Tuesday, 13 July 2010
Two very different artists have been expressing two very different attitudes towards the current trends in the music industry today.
The same weekend that music fans were grabbing themselves the Saturday edition of The Mirror in order to own Prince's new album, a niche market of internet forum dwellers and bloggers frantically downloading and re-upping 11 zip files of music by Wiley.
Prince has been recording since the 1970s and is renowned for stoically sticking to his guns, whether it has been ludicrous name changes and daubing the word 'slave', across his cheek, or his embracing of internet culture in order to cultivate and reach out to die-hard fans.
But the diminutive musician changed tack recently, declaring that "the internet is completely over" and proclaiming that his latest album would not be available through online sites such as i-tunes, instead choosing to strike a deal that saw the physical release of '20ten' accompany a 65p copy of The Mirror
"The internet's like MTV. At one time MTV was hip and suddenly it became outdated.", Prince told their interviewer, "All these computers and digital gadgets just fill your head with numbers, and that can't be good for you."
But the UK's Godfather of Grime, Wiley, obviously sees things very differently and very publicly sacked his manager via twitter before proceeding to upload 11 zip files, including music that was due to be included on his upcoming major label album release, 'The Elusive'.
Already well respected on the underground, Wiley's star has been ascending since 2008's crossover hit 'Wearing My Rolex', collaborating with Mark Ronson along the way and achieving his first number one earlier this year with his Roll Deep crew hitting the top spot with 'Good Times'.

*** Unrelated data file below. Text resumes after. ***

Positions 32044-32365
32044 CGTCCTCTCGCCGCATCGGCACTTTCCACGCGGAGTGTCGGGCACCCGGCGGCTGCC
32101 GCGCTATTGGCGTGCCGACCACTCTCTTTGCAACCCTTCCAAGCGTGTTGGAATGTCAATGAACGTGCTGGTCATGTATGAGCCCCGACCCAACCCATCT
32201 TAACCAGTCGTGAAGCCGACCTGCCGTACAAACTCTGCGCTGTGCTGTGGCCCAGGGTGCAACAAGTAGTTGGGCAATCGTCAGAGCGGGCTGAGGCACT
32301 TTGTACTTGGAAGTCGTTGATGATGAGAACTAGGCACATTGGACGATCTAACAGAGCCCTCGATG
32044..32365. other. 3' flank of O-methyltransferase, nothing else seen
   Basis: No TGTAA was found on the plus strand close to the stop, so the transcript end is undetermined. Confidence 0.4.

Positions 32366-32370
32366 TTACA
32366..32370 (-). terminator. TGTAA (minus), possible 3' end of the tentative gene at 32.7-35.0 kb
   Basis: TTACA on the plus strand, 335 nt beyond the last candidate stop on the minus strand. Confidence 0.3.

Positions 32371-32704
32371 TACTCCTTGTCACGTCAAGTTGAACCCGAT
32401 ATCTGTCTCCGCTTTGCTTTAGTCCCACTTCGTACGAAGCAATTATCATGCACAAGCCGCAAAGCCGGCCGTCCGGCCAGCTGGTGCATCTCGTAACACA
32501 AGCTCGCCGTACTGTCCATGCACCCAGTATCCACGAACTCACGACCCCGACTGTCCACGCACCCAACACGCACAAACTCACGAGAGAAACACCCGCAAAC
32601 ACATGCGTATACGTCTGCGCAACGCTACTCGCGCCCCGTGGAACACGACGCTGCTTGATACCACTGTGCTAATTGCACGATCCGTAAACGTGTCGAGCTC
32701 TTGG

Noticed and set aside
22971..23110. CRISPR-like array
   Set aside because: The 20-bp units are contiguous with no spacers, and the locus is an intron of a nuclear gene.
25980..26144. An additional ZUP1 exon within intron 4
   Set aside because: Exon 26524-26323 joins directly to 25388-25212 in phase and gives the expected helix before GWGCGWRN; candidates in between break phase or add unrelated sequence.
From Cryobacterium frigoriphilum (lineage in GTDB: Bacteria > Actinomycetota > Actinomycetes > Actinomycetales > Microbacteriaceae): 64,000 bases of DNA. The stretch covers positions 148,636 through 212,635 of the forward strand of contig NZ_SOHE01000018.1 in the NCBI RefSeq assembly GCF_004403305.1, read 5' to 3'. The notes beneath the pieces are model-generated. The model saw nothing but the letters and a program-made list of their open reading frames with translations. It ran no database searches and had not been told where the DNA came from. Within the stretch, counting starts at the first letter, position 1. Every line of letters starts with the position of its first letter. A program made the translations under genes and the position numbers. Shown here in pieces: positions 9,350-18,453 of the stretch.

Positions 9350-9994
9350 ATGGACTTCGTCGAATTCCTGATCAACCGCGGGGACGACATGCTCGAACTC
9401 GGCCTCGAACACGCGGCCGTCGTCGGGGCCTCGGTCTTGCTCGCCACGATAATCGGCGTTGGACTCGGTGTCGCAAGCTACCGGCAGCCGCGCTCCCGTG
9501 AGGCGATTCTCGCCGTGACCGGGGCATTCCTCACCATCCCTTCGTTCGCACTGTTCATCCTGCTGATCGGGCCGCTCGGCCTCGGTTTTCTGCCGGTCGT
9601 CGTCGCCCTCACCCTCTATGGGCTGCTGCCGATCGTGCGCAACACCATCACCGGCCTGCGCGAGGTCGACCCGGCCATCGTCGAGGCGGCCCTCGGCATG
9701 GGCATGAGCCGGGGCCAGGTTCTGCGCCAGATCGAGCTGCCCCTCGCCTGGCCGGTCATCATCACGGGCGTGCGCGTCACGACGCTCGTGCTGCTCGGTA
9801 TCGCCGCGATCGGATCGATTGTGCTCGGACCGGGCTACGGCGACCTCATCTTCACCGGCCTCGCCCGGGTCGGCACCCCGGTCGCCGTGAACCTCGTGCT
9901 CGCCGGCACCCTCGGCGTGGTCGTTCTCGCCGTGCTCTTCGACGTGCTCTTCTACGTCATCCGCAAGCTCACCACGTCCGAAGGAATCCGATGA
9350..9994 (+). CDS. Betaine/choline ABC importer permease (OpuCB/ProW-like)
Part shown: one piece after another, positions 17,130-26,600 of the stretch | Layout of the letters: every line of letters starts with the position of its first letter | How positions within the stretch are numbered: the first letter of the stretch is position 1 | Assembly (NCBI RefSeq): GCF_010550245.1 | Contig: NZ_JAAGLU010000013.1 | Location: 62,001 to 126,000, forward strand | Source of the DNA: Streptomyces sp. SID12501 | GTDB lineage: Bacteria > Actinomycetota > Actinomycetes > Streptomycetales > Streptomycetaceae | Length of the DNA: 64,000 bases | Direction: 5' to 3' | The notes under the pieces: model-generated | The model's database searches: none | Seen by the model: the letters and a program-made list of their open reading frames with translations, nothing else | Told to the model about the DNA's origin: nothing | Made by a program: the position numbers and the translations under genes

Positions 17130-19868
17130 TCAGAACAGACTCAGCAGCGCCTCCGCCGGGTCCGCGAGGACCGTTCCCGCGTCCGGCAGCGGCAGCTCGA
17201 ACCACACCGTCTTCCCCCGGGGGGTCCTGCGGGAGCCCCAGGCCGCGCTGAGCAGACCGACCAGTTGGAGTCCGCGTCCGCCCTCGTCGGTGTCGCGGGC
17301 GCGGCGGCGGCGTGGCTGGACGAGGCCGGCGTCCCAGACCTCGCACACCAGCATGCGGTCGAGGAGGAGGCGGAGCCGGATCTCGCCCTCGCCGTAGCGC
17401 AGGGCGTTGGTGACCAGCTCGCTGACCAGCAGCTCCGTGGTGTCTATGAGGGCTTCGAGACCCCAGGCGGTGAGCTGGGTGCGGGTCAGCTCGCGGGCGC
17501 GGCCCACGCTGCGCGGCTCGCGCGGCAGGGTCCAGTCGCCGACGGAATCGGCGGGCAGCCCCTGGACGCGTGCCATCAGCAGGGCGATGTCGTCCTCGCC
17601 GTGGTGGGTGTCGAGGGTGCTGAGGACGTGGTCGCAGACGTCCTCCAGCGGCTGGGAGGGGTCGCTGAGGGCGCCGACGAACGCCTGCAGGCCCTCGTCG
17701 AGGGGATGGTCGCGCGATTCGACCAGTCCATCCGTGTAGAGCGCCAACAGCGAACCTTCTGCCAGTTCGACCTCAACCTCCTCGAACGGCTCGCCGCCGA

But he is now vowing to lock himself away and not let anyone hear his new music until a new album is complete.
And although Prince has been afforded TV and radio advertising and front page splashes it seems Wiley's wealth of material may be trumping the veteran performer's ten new tracks.
Hardly surprisingly, The Mirror hailed '20ten' as Prince's best since the highly praised 'Sign o' the Times' but in truth it does little to live up to or reinforce Prince's legendary status.
Where as those delving into Wiley's output have found tracks of a wildly varying quality, discovering enough gems ranging from in vogue house rap to his trademark distinctive eski-beat grime and everything inbetween to make it worth the time and effort needed to sort the the many megabytes of music made available to download.
links to all the zips can be found on grime forum